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Articles by M. R Forman
Total Records ( 3 ) for M. R Forman
  J Lin , J Wang , A. J Greisinger , H. B Grossman , M. R Forman , C. P Dinney , E. T Hawk and X. Wu
 

We evaluated the association between energy balance and risk of bladder cancer and assessed the joint effects of genetic variants in the mammalian target of rapamycin (mTOR) pathway genes with energy balance. The study included 803 Caucasian bladder cancer patients and 803 healthy Caucasian controls matched to cases by age (±5 years) and gender. High energy intake [odds ratio, 1.60; 95% confidence interval (95% CI), 1.23-2.09] and low physical activity (odds ratio, 2.82; 95% CI, 2.10-3.79) were each associated with significantly increased risk of bladder cancer with dose-response pattern (Ptrend < 0.001). However, obesity (body mass index, ≥30) was not associated with the risk. Among 222 single nucleotide polymorphisms, 28 single nucleotide polymorphisms located in six genes of mTOR pathway were significantly associated with the risk. Further, the risk associated with high energy intake and low physical activity was only observed among subjects carrying a high number of unfavorable genotypes in the pathway. Moreover, when physical activity, energy intake, and genetic variants were analyzed jointly, the study population was clearly stratified into a range of low- to high-risk subgroups as defined energy balance status. Compared with subjects within the most favorable energy balance category (low energy intake, intensive physical activity, low number of unfavorable genotypes), subjects in the worst energy balance category (high energy intake, low physical activity, and carrying ≥7 unfavorable genotypes) had 21.93-fold increased risk (95% CI, 6.7-71.77). Our results provide the first strong evidence that physical activity, energy intake, and genetic variants in the mTOR pathway jointly influence bladder cancer susceptibility and that these results have implications for bladder cancer prevention. Cancer Prev Res; 3(4); 505–17. ©2010 AACR.

  A. M Brewster , S. L Patterson , M. R Forman , C Hughes Halbert , P. J Limburg , F. G Ondrey , E. D Paskett , D. W Wetter and E. T. Hawk
 

The Eighth Annual Frontiers in Cancer Prevention Research meeting was held in Houston, Texas, in November 2009. This report highlights significant presentations that advance the fields of chemoprevention, clinical trial recruitment and retention, cancer screening including optical imaging, energy balance, and nutritional epidemiology, and health communications and decision making. In findings from the randomized Reduction by Dutasteride of Prostate Cancer Events trial, dutasteride reduced the risk of biopsy-detectable prostate cancer in high-risk men by 23% compared with placebo. Important clues about the dosing and window of susceptibility for supplementation with choline, vitamin D, and folate were revealed from epigenetic research that has implications for future nutritional epidemiology research. Noninvasive optical imaging techniques using endoscopic ultrasound and autofluorescence for the early detection of cancers in the lung, pancreas, and oral cavity are being studied. The report also addresses the challenges of promoting cancer prevention. Understanding how individuals process risk information and make sustained behavior changes and the effect of socioeconomic status on health disparities were identified as critical areas of research. This multidisciplinary research meeting of basic, clinical, and behavioral scientists and epidemiologists continues to play a major role in identifying the research priority areas of cancer prevention, elucidating new mechanisms of carcinogenesis for targeted chemoprevention therapies and delivering a comprehensive strategy for engaging individuals in the unifying goal to reduce cancer incidence. Cancer Prev Res; 3(8); 1044–8. ©2010 AACR.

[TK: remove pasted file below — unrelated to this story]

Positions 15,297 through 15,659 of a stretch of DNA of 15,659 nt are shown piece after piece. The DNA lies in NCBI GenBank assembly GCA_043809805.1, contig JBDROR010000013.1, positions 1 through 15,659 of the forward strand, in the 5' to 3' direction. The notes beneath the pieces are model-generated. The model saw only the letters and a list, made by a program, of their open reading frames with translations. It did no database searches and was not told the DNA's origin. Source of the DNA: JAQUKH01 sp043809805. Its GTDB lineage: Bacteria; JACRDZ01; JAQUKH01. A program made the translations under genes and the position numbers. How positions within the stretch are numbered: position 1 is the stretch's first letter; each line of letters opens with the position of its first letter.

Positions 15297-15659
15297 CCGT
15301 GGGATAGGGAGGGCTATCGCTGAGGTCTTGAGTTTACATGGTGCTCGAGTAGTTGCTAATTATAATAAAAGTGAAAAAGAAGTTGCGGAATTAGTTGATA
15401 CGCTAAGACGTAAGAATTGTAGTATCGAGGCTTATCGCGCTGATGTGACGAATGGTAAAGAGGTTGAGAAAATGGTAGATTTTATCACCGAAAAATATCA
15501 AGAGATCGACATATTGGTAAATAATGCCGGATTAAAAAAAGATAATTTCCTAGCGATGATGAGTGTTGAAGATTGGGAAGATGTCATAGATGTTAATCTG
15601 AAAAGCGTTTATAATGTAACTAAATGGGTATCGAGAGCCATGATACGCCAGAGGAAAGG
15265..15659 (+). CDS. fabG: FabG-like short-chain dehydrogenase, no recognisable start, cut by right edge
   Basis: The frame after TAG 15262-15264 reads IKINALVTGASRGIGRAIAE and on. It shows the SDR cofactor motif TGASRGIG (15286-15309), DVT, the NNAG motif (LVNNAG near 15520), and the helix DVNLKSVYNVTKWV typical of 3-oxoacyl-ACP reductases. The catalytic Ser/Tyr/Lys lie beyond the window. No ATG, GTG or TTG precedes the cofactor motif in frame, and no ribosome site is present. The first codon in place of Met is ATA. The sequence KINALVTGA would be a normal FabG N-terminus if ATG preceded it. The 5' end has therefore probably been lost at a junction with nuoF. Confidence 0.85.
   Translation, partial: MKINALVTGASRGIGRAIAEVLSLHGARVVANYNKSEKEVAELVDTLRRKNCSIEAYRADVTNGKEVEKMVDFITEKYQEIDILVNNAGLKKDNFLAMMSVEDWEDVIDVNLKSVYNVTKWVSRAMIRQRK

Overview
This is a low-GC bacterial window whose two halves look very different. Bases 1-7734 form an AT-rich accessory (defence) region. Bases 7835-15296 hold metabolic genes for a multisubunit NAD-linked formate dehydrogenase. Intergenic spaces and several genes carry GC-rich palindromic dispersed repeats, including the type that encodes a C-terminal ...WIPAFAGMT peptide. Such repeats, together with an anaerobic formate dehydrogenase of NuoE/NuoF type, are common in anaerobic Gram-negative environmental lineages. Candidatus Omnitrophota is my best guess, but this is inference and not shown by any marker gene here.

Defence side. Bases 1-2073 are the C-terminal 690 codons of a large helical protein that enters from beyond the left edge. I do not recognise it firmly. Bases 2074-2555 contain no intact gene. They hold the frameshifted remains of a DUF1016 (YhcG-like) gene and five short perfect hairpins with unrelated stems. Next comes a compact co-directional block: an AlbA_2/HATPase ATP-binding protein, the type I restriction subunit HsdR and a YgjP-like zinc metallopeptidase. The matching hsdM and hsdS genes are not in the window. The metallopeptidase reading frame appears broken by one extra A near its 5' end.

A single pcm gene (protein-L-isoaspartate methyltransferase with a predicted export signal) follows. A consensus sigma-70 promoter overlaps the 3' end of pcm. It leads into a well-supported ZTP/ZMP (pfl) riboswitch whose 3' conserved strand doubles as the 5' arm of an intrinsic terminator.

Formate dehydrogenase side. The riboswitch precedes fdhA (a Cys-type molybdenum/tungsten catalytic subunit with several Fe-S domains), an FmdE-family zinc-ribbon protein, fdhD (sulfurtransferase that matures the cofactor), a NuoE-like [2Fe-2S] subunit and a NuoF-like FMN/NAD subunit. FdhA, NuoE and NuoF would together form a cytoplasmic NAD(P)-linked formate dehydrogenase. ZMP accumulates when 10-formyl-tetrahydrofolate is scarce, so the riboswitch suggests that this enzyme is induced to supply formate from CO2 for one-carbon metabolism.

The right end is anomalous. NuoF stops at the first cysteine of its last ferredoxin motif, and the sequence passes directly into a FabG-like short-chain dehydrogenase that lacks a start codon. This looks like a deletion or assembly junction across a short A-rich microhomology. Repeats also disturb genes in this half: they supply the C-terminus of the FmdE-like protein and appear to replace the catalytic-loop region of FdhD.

S. E Olivo Marston , L. E Mechanic , S Mollerup , E. D Bowman , A. T Remaley , M. R Forman , V Skaug , Y. L Zheng , A Haugen and C. C. Harris
 

The role of tumor estrogen receptors (ERs) and serum estrogen in lung cancer is inconclusive. We investigated the hypothesis that ERs and functional single-nucleotide polymorphisms in the estrogen biosynthesis pathway are associated with poorer lung cancer survival. Lung cancer patients (n = 305) from a National Cancer Institute-Maryland (NCI-MD) case–case cohort in the Baltimore metropolitan area were used as a test cohort. To validate, 227 cases from the NCI-MD case–control cohort and 293 cases from a Norwegian lung cancer cohort were studied. Information on demographics, tobacco and reproductive histories was collected in an interviewer-administered questionnaire. Serum estrogen, progesterone, tumor messenger RNA expression of hormone receptors and germ line DNA polymorphisms were analyzed for associations with lung cancer survival. Patients in the highest tertile of serum estrogen had worse survival in all three cohorts (P combined < 0.001). Furthermore, the variant allele of estrogen receptor alpha (ER-) polymorphism (rs2228480) was significantly associated with increased tumor ER- levels and worse survival in all three cohorts [hazard ratio (HR) = 2.59, 95% confidence interval (CI): 1.20– 4.01; HR = 1.76, 95% CI: 1.08–2.87 and HR = 2.85, 95% CI: 1.31–4.36). Other polymorphisms associated with lower serum estrogen correlated with improved survival. Results were independent of gender and hormone replacement therapy. We report a significant association of increased serum estrogen with poorer survival among lung cancer male and female patients. Understanding the genetic control of estrogen biosynthesis and response in lung cancer could lead to improved prognosis and therapy.

 
 
 
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